Kosmas crafts the appetizers (such as this grilled shrimp with preserved lemon butter from the Ebb & Flow supper) and desserts after Johnson and Foster select their three main courses. Local supplier TwoXSea provided the shrimp, as well as fresh sardines, which Foster and Johnson grilled and served with chopped green herb salsa, fennel, arugula, and charred lemon.
Secret Suppers co-host Mona Johnson's love of homegrown food runs deep: She met her partner, Jaret, while working at the Portland Farmers' Market, and the two started Tournant, their farm-focused catering company. Above, Johnson cooks mussels for the Fire & Ice supper in February, 2016. Rather than renting and trucking in everything they need, Kosmas and her co-hosts use the surrounding environment as much as possible. Here, a tree trunk becomes a serving station.
Location scouting is a hugely important part of what Kosmas and her team do. Every supper relies heavily on the immediate environment—be it snow-capped trees in a forest or a sandy beach on a late summer evening—and weaves that aesthetic into the menu, decor, and ambiance of the entire evening. This past February's supper, Wintertide, was deep in the Willamette National Forest and featured a German-influenced menu heavy on cabbage, alpine cheeses, and Pono Farm beef stew. Not everything has to be local: The cheese came from Vermont Creamery, and Kosmas used natural-dyed linen napkins from Nade Studio in Tennessee.
The Secret Supper staff and volunteers have little more than a day to prepare their meal, stage their decor, and create an unforgettable dining experience. Though the meals are typically outside, the team often rents a lodge or house nearby to stage and prepare. In this case, they partnered with The Suttle Lodge, a rustic hotel with cabins in the Deschutes National Forest. But there's always an unexpected hiccup, like having to balance a table for 24 on sodden ground.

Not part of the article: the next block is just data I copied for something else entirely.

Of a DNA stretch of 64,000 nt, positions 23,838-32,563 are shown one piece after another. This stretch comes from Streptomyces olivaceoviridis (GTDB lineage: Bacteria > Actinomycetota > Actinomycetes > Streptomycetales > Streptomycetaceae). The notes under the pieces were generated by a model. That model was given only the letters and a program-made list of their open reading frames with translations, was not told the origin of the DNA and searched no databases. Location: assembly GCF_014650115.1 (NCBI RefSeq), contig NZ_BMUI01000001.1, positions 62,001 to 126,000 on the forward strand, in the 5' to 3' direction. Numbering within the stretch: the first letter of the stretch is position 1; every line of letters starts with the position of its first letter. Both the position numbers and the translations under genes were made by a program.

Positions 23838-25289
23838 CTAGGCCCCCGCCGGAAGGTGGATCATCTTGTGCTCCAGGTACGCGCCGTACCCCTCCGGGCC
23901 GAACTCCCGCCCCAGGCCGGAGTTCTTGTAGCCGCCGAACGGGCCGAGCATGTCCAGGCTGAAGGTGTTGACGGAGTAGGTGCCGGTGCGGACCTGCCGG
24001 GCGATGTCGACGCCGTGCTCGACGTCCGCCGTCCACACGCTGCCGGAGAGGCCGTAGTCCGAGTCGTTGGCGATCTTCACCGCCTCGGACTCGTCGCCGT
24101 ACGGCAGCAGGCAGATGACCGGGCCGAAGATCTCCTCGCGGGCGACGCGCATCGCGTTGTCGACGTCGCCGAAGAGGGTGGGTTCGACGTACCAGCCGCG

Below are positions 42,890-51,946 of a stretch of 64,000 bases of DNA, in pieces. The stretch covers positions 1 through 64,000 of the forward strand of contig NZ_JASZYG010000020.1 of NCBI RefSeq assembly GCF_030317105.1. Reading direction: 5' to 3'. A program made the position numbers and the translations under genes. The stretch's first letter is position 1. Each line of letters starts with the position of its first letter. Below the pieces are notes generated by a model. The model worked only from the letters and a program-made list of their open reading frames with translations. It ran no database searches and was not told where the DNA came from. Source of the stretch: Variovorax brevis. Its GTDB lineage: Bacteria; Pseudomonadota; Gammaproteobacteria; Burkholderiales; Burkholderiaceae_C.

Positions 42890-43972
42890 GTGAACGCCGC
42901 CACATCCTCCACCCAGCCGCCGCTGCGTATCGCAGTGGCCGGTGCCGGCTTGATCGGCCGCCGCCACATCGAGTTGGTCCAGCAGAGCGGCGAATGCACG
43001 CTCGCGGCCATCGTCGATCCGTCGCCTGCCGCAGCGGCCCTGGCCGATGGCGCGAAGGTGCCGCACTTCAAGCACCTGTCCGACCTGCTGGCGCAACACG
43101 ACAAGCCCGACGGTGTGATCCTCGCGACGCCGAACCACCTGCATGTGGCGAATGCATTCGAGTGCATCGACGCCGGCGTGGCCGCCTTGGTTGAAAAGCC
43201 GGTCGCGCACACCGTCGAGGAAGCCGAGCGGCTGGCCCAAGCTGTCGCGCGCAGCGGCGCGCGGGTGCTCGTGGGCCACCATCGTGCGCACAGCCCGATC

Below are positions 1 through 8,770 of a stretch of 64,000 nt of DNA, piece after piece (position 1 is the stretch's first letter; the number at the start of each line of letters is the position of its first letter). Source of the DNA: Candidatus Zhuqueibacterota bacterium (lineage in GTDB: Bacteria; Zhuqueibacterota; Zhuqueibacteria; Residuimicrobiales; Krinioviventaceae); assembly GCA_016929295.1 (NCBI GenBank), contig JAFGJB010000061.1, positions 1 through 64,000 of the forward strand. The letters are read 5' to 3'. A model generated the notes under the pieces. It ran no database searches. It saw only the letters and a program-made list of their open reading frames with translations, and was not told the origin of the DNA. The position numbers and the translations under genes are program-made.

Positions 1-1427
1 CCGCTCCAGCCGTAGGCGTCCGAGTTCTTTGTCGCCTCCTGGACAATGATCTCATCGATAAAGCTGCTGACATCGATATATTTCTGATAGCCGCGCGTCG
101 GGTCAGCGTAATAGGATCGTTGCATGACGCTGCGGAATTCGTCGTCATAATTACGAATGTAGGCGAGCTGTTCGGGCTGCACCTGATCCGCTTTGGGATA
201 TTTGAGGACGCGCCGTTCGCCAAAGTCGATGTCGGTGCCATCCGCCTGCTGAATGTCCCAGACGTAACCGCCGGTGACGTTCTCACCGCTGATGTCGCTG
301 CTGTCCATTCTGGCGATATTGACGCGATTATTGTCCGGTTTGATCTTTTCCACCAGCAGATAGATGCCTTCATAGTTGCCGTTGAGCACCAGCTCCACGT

“The dining table was right on [Bemis's] farm, and people could look around and say ‘Oh, this thing that I’m eating was picked literally from right over there, where you’re sitting,'" says Kosmas. The menu also included pulled pork sandwiches on brioche, provided by Old Salt Marketplace, the Portland deli and restaurant, served with pickled Jupiter grapes and fresh cabbage. Guests left with Big Spoon Roasters chai butter and tote bags.
Finishing touches like place settings and menu design are hardly "finishing" for Kosmas; they’re the first thing guests see when sitting down to dinner. Menus are sent off to designer Amy Rochelle weeks in advance, while place settings and souvenirs for guests are carefully selected by Kosmas and co-host Danielle Firle. The above place settings adorned the table at Kosmas's first Secret Supper, in July 2015, which she held in a hidden garden in downtown Portland. Firle and Kosmas chose Schoolhouse Electric Supply Co. utensils and ceramics from Philadelphia design studio FELT+FAT to serve up a menu of grilled honeyed peach halves, chilled blueberry soup, and a spatchcocked grilled chicken with a soy-plum glaze.
Original article published by bonappetit.com